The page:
They should not be able to dictate what people outside that faith do however, as long as it is not causing them harm then they should live and let live. I think that as long as no church is forced to officiate a same-sex marriage (remember they can discriminate against divorcees) then they have no arguement against it.
But that's the point of faith and personal beliefs - they are what people believe and have a right to believe. They don't have to be justified with literal or loose bible interpretations.
Broadly I can agree with you, tiggytape, but in this case the entire religious argument (at least as far as I have seen it) has been based on a couple of passages in the bible which prohibit the practice of homosexuality. It has not been an extensive argument put forward based on the teachings and example of Jesus, for example, or based on centuries of study into the true meaning of marriage, it's always just 'it says it in the Bible <insert quote here>'. As a reason for denying the rights of other people, it seems lacking. When debating such matters with religious people I'm prepared to work within a framework of personal belief, but I rarely come across an issue which seems to be adopted so dogmatically (pun intended) and without a supporting explanation. This is purely based on my own experience, of course.
Personally I think those opposing this bill should insert the words 'mixed race' in place of 'same sex' and see if they still think they will be able to justify themselves in twenty years' time when gay marriage is as normal as interracial marriage is today. However, social change rarely happens after all parties are convinced by the need for it - so we can only hope and wait.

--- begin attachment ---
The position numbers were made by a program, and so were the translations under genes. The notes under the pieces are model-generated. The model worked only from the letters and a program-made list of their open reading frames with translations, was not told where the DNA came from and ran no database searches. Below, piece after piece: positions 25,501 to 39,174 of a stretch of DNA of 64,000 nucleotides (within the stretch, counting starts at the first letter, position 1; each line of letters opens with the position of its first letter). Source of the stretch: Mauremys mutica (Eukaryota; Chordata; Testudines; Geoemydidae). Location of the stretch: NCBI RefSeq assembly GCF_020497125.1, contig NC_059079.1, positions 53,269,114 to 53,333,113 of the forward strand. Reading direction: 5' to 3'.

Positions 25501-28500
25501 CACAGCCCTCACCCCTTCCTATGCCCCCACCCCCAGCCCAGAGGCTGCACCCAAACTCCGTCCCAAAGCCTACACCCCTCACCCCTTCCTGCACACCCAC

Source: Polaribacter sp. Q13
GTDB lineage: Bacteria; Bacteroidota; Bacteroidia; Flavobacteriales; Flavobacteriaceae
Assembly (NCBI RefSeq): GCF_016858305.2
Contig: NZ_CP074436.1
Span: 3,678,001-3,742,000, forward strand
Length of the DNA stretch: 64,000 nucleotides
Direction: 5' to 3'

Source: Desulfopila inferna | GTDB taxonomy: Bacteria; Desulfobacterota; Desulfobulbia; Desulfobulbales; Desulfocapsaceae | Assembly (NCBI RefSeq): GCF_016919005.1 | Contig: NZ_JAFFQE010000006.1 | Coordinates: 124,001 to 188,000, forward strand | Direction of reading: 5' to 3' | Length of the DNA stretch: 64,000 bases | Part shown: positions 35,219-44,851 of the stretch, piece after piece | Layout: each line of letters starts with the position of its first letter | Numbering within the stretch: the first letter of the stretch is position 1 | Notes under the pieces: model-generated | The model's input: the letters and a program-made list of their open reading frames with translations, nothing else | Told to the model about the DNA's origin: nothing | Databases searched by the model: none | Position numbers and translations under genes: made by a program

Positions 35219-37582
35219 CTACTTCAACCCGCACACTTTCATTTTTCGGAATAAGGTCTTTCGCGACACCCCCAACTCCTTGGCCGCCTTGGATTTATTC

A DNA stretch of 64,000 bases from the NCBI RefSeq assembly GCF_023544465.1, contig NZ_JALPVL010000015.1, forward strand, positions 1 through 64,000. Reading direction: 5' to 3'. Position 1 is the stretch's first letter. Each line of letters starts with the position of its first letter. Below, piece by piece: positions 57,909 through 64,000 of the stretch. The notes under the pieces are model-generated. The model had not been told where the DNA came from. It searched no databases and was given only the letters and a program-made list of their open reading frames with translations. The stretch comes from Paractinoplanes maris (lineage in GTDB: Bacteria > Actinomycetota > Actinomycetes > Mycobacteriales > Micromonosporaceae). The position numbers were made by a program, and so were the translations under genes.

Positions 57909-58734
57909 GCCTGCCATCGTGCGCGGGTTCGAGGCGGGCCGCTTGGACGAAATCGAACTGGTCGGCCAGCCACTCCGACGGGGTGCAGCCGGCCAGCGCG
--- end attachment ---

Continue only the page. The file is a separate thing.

Tribot, alot of the objection from the Catholic Church - is not because they are specifically anti-gay - but because of what they believe marriage to be.
The Catholic Church doctrine is that marriage is the binding union of a man & woman primarily for the purpose of procreation (obviously if the man & woman are of child-bearing age). They believe it is a sacred sacrament.
So it has nothing to do with the practice of homosexuality from a Catholic perspective - but what marriage means.
However, in my view that is for the Churches to sort out themselves. No one is saying they have to conduct same sex marriages, all the law is doing is allowing same sex couples to be married in the eyes of the law.
This is why the state should be separate & independent from any church or faith.
Just popping in very briefly to let you know that MN Blogger Chiller has written an interesting post on an aspect of this subject - on our front page today.
Actually my most anti friend is not Catholic, PostBellum, although I believe her objection is based on the same thing. But clearly this would prohibit many other marriages from being legitimate as well - if people marry beyond their child-bearing age? And that description of marriage is a religious one and reasonable within that context, but marriage is a civil concept too.
I quite agree that churches need to sort this out for themselves. Which is why I find it odd that the CofE and CoW are basically prevented from sorting it out for themselves.
I had far rather they made all same-sex marriage legal, but extended a church or other similar organisation's right to choose who they marry. So if your vicar thinks you only want to get married in church for the photos, he currently can't decline to marry you, but he should be able to.